Healthy soil is fundamental: To food security, ecosystems and life. Soils help feed a global population that has increased to 7.3 billion people. Healthy soils provide a variety of vital ecosystem services such as nutrient cycling, water regulation, flood protection, and habitats for biodiversity. Soil is also a huge component of the global carbon cycle. It holds more carbon than vegetation and accounts for 80% of the world’s terrestrial carbon stock.
But the quest for greater yields and profits has compromised soil health, mining soils for nutrients, over-using fertilizers, and creating over 4 billion hectares of man-made deserts.
Conventional farming practices, as well as overuse and cultivation of unsuitable land, deplete soil resources, cause land degradation and accelerate soil erosion. The forests that protect soil are disappearing—13 million hectares of forest are cut down annually and an estimated 75% of the world’s primary forest has been cleared. Two billion hectares of land have become profoundly degraded in the last 60 years, while a further 12 million hectares are being degraded annually.
Land degradation affects approximately 1.5 billion people. Smallholder farmers suffer the most because poor soil conditions, climate and weather variability, land tenure insecurity, and limited access to markets pressure them to make short-term trade-offs that compromise long-term gains. Soil degradation costs $70 per person each year, totaling $490 billion, excluding the indirect impacts of poor soils such as reduced water supply and declining crop yields, which in turn increases poverty, food insecurity and conflicts. Land degradation also leads to increases in greenhouse gas (GHG) emissions—soil erosion releases 0.8–1.2 gigatons of carbon into the atmosphere each year.
Yet, agriculture does not have to degrade soils. Good agriculture should restore nutrients, conserve water and prevent soil erosion. There is hope that Climate-Smart Agriculture (CSA) can reverse trends of land degradation, sustain food production, enhance resilience, and sequester carbon. Carbon sequestration can help reverse soil fertility decline, limit greenhouse gas concentration in the atmosphere, and reduce the impact of climate change on agricultural ecosystems. The role of soil as a carbon sink and as a carbon store can be strategically optimized through farming techniques that reduce emissions, such as reduced tillage, crop residue management, integrated crop-livestock management, agroforestry, crop rotations and intercropping. Besides its productivity and environmental wins, CSA is also profitable: total private profits from adopting carbon-sequestering practices by the year 2030 are estimated at US$105 billion for Africa, $274 billion for Latin America, and $1.4 trillion for Asia. A user friendly spatial tool to evaluate the carbon sequestration potential of improved land management practices provides more information.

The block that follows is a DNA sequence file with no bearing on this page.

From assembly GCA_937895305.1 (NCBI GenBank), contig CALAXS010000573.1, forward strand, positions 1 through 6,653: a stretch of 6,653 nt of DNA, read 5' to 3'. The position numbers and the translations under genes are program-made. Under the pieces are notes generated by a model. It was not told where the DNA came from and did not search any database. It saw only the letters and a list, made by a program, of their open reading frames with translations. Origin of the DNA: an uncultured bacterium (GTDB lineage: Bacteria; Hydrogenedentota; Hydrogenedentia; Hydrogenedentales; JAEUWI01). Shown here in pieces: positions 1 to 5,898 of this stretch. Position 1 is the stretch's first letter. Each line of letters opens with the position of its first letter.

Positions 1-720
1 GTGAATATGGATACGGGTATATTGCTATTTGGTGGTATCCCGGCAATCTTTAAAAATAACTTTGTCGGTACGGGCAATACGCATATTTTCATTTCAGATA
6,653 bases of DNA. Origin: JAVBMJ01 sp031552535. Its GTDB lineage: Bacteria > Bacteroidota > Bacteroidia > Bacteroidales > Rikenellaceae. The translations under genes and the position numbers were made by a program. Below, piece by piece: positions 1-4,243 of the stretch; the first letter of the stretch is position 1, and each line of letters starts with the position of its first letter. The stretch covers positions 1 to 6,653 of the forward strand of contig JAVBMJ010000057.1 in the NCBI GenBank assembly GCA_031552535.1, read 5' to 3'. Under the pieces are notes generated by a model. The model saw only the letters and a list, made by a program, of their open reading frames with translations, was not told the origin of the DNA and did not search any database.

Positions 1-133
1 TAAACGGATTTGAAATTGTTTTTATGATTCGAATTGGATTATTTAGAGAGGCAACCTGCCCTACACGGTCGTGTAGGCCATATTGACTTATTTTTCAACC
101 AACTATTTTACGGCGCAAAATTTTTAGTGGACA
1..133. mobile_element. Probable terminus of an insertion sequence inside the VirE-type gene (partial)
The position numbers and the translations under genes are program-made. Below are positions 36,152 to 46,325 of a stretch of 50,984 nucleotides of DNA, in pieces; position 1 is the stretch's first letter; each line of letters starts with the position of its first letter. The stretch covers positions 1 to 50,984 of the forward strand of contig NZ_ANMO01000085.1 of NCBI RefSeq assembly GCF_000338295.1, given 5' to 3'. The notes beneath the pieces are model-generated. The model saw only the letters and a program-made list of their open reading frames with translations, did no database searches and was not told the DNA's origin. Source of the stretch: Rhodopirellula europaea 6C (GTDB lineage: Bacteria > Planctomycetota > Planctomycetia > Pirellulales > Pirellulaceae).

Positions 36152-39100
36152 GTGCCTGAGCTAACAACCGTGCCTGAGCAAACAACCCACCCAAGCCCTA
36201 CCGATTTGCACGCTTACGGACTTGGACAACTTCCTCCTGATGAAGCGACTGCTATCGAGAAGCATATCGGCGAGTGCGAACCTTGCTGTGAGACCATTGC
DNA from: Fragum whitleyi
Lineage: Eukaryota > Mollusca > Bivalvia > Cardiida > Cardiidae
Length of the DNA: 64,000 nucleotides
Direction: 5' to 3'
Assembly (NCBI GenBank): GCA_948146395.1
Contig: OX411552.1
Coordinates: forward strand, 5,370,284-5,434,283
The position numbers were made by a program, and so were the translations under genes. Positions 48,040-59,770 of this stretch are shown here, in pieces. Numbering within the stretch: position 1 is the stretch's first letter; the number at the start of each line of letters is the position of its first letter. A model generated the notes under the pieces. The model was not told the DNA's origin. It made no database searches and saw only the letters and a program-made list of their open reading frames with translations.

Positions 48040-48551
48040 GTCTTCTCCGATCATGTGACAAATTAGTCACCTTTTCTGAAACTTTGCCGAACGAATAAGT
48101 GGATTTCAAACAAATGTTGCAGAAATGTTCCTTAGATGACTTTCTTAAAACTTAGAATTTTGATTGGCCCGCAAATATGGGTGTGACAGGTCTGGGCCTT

Though improved agricultural practices generate significant private and public benefits, farmers often face substantial socioeconomic barriers to adoption. First, most land management practices require significant upfront expenditure that poor farmers cannot afford. Second, the non-availability of inputs in local markets can be a major obstacle. Third, lack of information on the potentials of alternative techniques of farming and limited capacity is a major constraint in many developing countries. Fourth, when technologies are inconsistent with community rules and traditional practices, their adoption is often resisted. Last, willingness and ability to work together is crucial for many technologies such as improved irrigation and communal pastures. The absence of collective action only hinders successful uptake, diffusion, and impact of such land management technologies.
Without public support, poor agricultural land management will intensify land degradation, increase farmers’ vulnerability and contribute additional greenhouse gases to the atmosphere. Public support by the year 2030 for farmers to implement improved practices is estimated at $20 billion for Africa, $41 billion for Latin America, and $131 billion for Asia. Nationally-owned CSA policies and action frameworks are needed to increase the adoption of improved practices. Formalized land tenure should be considered in places where competing demands are high, to enable more sustainable use of soil resources. There is also a need for increased investment in research focusing on soil health and sustainable management.
There is no good life without soil; therefore we cannot neglect soil as we work to end poverty and boost prosperity. Its life-supporting functions will become increasingly important as we address the twin crises of food insecurity and climate change that may define our future.
This post first appeared on The World Bank’s Voices Blog
Author: Dr. Ademola Braimoh is a Sustainability Scientist with expertise in soil management, human-environment relationships, land-use modeling and vulnerability of ecosystem services to global change.
Image: Seedlings, REUTERS.